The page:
Somalis Are Resilient but Face Daunting Humanitarian Situation

High-level UN humanitarian officials say that violence and instability make Somalia one of the most challenging environments when it comes to delivering aid, a reality that, however, does not question the laudable level of resilience demonstrated by Somalis over the years.

Philippe Lazzarini, the UN humanitarian and resident coordinator for Somalia, and Edem Wosornu, the head of the Office for the Coordination of Humanitarian Affairs (OCHA) in the country, spoke at IPI on May 6th of the high barriers that humanitarians encounter when assisting Somali civilians, all the while praising the perseverance of Somalis in their desire to restore political order in the country.

“Somalia is one of the most difficult contexts to deliver any type of assistance,” Mr. Lazzarini said. “It’s a very complex and fluid situation, and we have to admit that we will never completely grasp its reality.”

The East African country is currently undergoing a process of political and social restoration known as Vision 2016 which is poised to see Somalis holding democratic elections by September 2016, laying the foundations for a democratic, federal state.

Somalia has been in turmoil for the past 25 years, including a period from 1991 to 2012 with no central government. Recently, terrorist attacks by extremists from the al-Shabaab group have further exacerbated the security climate in the country, challenging both Somalis’ reconstruction efforts as well as international humanitarian aid delivery.

According to Ms. Wosornu, there are more than three million Somalis in need of humanitarian assistance, amounting to about a quarter of Somalia’s total population. Of the over 200,000 malnourished Somali children living in the country, Ms. Wosornu said that about 40,000 require medical attention in order to survive.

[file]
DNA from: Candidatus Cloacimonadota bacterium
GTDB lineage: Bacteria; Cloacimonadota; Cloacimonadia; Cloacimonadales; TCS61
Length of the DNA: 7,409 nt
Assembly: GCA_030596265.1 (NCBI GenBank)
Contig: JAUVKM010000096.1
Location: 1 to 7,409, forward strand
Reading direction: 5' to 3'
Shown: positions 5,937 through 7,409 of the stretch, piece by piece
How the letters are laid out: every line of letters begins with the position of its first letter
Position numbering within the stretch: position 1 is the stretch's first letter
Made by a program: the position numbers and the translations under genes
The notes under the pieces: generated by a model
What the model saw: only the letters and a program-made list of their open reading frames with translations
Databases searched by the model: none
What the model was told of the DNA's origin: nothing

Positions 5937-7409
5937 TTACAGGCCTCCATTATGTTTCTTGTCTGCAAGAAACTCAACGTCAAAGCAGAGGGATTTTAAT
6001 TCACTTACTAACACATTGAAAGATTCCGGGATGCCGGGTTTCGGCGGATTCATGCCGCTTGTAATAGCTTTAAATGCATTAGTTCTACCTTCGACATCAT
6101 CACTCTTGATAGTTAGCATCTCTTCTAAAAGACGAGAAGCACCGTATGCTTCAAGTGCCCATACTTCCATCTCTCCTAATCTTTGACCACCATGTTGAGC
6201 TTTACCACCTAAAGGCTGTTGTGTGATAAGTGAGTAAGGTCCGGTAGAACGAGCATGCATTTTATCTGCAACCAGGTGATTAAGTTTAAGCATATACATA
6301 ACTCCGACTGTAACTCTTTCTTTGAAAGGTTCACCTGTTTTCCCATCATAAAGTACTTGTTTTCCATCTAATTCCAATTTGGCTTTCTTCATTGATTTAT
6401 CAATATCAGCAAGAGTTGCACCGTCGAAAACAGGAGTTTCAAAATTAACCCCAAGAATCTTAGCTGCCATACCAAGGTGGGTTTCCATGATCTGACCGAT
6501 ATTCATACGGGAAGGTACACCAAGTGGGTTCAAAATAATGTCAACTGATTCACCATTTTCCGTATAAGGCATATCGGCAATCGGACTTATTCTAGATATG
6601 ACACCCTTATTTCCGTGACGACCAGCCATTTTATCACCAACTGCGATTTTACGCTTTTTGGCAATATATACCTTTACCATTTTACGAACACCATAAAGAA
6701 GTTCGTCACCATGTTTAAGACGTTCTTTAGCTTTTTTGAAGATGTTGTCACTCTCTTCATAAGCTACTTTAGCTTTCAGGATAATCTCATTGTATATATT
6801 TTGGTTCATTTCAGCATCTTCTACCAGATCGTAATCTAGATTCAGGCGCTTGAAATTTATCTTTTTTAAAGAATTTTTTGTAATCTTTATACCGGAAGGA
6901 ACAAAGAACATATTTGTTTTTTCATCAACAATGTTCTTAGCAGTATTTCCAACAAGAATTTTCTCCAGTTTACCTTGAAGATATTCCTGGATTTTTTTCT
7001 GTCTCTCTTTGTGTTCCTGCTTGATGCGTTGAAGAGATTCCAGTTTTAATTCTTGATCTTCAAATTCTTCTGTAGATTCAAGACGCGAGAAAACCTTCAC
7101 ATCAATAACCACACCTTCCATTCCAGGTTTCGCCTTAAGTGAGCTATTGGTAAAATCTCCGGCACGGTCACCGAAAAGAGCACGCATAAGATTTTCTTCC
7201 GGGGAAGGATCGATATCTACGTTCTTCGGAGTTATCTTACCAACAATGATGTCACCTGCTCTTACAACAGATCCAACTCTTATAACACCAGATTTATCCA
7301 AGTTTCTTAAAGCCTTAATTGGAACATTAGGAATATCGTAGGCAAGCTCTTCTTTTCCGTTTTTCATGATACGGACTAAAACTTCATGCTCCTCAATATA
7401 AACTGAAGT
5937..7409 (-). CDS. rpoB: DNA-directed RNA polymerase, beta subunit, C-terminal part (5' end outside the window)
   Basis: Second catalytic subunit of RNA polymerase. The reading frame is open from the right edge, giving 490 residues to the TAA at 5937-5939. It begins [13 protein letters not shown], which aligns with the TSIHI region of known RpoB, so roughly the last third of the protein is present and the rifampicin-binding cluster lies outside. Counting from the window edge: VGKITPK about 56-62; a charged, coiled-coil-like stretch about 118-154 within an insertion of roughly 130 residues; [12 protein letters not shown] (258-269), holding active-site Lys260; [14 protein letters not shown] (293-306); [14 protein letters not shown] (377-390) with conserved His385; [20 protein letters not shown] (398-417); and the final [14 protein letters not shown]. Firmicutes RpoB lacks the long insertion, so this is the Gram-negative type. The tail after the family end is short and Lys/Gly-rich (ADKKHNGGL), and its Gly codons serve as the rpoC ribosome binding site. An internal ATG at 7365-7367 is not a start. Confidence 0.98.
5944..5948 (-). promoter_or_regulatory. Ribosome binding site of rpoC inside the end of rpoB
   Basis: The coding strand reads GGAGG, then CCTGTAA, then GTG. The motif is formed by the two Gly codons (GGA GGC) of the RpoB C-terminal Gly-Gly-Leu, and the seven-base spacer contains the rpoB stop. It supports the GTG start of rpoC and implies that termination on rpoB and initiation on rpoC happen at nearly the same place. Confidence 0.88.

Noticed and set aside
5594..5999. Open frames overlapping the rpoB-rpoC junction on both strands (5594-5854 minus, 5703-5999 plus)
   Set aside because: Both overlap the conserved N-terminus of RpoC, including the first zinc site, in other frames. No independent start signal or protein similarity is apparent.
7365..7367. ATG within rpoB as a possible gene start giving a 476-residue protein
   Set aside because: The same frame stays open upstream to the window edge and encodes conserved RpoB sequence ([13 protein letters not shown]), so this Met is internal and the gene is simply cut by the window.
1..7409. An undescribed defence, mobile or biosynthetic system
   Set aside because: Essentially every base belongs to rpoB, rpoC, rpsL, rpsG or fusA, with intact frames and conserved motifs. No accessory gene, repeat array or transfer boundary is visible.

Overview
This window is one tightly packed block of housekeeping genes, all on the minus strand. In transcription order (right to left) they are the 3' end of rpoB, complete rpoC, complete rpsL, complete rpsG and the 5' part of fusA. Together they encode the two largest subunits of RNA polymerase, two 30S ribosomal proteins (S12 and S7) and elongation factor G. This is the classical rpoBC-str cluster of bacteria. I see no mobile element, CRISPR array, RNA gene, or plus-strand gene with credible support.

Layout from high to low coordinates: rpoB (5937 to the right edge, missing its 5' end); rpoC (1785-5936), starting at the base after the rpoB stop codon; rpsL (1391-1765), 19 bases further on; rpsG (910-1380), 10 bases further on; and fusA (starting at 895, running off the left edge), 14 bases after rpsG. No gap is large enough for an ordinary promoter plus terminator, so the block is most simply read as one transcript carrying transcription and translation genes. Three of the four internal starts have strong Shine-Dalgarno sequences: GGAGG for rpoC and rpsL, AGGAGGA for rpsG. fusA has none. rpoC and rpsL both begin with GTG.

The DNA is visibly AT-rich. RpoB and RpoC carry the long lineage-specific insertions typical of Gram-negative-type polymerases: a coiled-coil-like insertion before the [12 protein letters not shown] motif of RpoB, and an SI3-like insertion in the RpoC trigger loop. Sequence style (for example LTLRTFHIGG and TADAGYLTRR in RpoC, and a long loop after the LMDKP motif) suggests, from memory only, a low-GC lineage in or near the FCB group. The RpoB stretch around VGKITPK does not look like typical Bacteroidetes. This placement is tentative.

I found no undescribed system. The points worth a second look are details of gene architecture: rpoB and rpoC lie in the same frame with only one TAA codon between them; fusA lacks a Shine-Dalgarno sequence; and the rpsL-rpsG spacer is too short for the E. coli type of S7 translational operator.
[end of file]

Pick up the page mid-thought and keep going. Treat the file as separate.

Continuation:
That said, both UN officials praised the high degree of resilience shown by Somalis in dealing with their situation over the years and praised their determination to build a stable and durable state. But this resilience, they said, needs to be accompanied by support from the international community, particularly in terms of funding for humanitarian programs.

Ms. Wosornu cited numbers from recent years, noting that humanitarian pledges are usually at least partially met. “This shows that people do care about Somalia, [whether it’s] the donor community, member states, or Somalis,” she said. “The key challenge… is to sustain attention” to the response.

The OCHA official also said that as challenges in the country change, so does the humanitarian effort. She recalled a recent episode in which helicopters had to rush assistance goods to an area that had only recently opened up, drawing some criticism for possibly violating humanitarian standards.

“We [knew] that the 30,000 children there [had] not been assisted; you know that they haven’t received polio vaccinations, so why wait and count them?” she said. “We found creative ways of delivering aid in Somalia without breaching or disrespecting our principles.”

But as humanitarian assistance adjusts, it needs to do so within certain boundaries, Mr. Lazzarini said. He mentioned the increasingly larger role played by NGOs and private actors, which are becoming more active when it comes to humanitarian assistance in Somalia, but sometimes pose problems of coordination. This is not a negative development in itself, he said, but it needs to be assessed cautiously.

“We have to make sure that the shift from agency-funded programs to international NGOs is based only on efficiency,” he warned, “and not on the fact that donors or member states do not want to cover some of the costs related to the safety of staff.”

Mr. Lazzarini and Ms. Wosornu also discussed the role played by African Union forces in stabilizing Somalia as well as the effects of regional conflicts on humanitarian delivery in the country.

The conversation was moderated by IPI Senior Adviser John Hirsch.

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